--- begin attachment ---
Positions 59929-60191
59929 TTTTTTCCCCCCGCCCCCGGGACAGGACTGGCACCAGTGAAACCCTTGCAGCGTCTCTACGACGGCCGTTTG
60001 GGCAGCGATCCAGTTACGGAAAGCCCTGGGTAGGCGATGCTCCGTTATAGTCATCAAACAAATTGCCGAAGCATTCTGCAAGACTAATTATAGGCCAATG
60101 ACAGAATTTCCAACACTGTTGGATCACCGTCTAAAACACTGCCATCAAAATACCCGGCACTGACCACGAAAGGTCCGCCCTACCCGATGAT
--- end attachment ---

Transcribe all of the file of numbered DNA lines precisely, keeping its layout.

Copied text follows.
Positions 59929-60191
59929 TTTTTTCCCCCCGCCCCCGGGACAGGACTGGCACCAGTGAAACCCTTGCAGCGTCTCTACGACGGCCGTTTG
60001 GGCAGCGATCCAGTTACGGAAAGCCCTGGGTAGGCGATGCTCCGTTATAGTCATCAAACAAATTGCCGAAGCATTCTGCAAGACTAATTATAGGCCAATG
60101 ACAGAATTTCCAACACTGTTGGATCACCGTCTAAAACACTGCCATCAAAATACCCGGCACTGACCACGAAAGGTCCGCCCTACCCGATGAT